In the standard formula, akālika follows straight after sandiṭṭhika. And often elsewhere, too, the two terms are found together in close conjunction. In Pali this kind of construction often simply intensifies a term by pairing it with a synonym. So it seems not at all unlikely that akālika is simply a synonym for sandiṭṭhika. If so, this is very useful, for the meaning of sandiṭṭhika can be easily determined. It is normally contrasted with samparāyika, where sandiṭṭhika means ‘apparent in this life’ and samparāyika means ‘pertaining to future lives’. Thus the Buddha is criticized, with typical worldly logic, of neglecting what is ‘apparent in this life’ – the joys of the senses – for the sake of what is ‘pertaining to future lives’ – the joys of heaven. The Buddha retorts that it is Dhamma which is ‘apparent in this life’, for one can taste the fruits here & now and need never be reborn, but sensual pleasures are ‘pertaining to future lives’, since one addicted to sensuality will inevitably be reborn according to their kamma
So akālika, I would suggest, is essentially a pragmatic injunction, an encouragement and a guarantee that one who strives properly will realize the fruits here in this very life itself. So perhaps we might render it ‘without delay’. There’s another passage that bears me out. The Buddha addresses the brahman Sela in verse.
‘The holy life is well expounded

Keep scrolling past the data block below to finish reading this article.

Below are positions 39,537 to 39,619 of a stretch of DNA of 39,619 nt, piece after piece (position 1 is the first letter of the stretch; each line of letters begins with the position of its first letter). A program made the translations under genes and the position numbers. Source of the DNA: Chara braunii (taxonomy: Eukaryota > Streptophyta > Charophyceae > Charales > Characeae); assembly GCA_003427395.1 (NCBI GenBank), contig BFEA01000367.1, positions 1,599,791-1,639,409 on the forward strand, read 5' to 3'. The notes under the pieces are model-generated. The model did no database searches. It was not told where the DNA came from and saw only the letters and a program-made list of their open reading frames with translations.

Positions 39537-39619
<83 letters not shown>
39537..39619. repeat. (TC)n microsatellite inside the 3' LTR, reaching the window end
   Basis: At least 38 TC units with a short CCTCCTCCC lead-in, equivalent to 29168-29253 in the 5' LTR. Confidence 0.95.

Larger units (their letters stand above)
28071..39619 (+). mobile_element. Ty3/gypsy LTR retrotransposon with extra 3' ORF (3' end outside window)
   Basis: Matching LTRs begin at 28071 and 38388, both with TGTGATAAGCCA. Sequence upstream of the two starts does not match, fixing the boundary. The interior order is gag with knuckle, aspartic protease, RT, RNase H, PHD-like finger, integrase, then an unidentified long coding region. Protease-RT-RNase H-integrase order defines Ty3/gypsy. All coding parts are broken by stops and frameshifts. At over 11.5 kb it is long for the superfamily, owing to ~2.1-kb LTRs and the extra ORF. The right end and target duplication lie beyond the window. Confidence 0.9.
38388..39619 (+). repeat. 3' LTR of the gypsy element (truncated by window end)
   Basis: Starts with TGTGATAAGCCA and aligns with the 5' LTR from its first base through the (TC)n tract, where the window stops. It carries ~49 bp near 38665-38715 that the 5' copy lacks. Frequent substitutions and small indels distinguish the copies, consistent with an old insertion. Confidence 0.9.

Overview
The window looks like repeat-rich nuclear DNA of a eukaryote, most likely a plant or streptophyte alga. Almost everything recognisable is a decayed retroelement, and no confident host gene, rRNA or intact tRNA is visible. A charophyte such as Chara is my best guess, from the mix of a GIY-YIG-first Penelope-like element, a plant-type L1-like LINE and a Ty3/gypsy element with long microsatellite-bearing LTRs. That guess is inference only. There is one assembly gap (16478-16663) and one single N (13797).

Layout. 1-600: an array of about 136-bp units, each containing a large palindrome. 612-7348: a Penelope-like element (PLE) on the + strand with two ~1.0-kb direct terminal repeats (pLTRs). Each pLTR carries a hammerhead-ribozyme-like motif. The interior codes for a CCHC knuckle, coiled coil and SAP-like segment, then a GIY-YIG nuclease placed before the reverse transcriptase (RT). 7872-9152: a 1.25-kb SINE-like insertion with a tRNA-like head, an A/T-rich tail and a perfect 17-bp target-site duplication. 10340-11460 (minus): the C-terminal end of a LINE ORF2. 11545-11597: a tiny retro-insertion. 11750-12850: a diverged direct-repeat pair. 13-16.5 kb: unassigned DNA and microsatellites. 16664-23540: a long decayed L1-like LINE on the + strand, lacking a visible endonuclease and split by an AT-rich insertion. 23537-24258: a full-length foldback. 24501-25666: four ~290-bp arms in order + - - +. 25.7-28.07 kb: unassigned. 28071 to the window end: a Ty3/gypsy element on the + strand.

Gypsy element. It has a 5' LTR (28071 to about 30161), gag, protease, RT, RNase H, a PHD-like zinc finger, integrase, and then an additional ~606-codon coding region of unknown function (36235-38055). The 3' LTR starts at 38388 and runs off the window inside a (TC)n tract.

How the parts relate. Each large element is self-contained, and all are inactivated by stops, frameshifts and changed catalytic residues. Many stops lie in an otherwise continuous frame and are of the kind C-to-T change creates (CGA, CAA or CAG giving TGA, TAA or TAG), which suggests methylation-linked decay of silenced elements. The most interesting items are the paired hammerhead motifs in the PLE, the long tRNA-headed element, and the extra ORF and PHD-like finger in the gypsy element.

Apparent in this life, without delay
Where the going forth is not in vain
For one who is diligent in training.’
Here the ‘holy life’, far from being an ‘optional extra’, is virtually a synonym for the Dhamma itself. And one of the marvellous qualities of this holy life which is the Dhamma is its abundant fruitfulness, the joy and peace of letting go which we can all experience right now.
Akālika lies close in meaning to the term ‘ānantarika’, usually translated literally as ‘immediate’. So we can give a nice meaning to the obscure ‘ānantarika samādhi’ of the Ratana Sutta, which due to its vagueness has been ridden as a hobby-horse by various interpreters. It probably means just the right samadhi of the eightfold path. Those on the path, at minimum those on the way to realizing stream-entry, having fulfilled all the path factors to a requisite degree must realize the fruit in this very life. This is the samadhi praised by the ‘best of Buddhas’, which ‘cleanses’ defilements, and which ‘has no equal’.
These days it’s common in all traditions of Buddhism to think of practice in terms of the gradual building up of spiritual perfections (pāramī) over many lives, taking a laid back aim at enlightenment sometime conveniently distant. Here I must emphatically depart from the traditions, for the suttas nowhere even countenance such a thought. The very term ‘spiritual perfections’ never occurs with this meaning in the suttas. A key lynchpin of the many-lives theory of practice is the idea that a solemn vow taken in this life retains the power to direct the course of practice over countless lives. But again, the suttas do not support this. Even our Buddha-to-be as recently as the era of Kassapa Buddha was so reluctant to visit the Buddha that he had to be dragged by the hair! The terms for ‘vow’ or ‘resolution’ which carry this meaning in the later literature such as the Jātakas, etc., are, in the suttas, usually terms for defilements – the ‘misapprehension of ethics and vows’, or the ‘mental resolution’ that is a strong clinging to self. Holding on to these ideas is precisely the ‘craving for rebirth’ that we are supposed to overcome.
The Buddha said that, just as a tiny bit of dung still stinks, so too even a tiny bit of rebirth still stinks. If we get reborn, it is because we misapprehend the way of practice, are still clinging to self, and have not trained ourselves diligently in the holy life. And so the Buddha made it a central tenet of his teaching that we should quit making excuses and knuckle down to some serious bliss – without delay!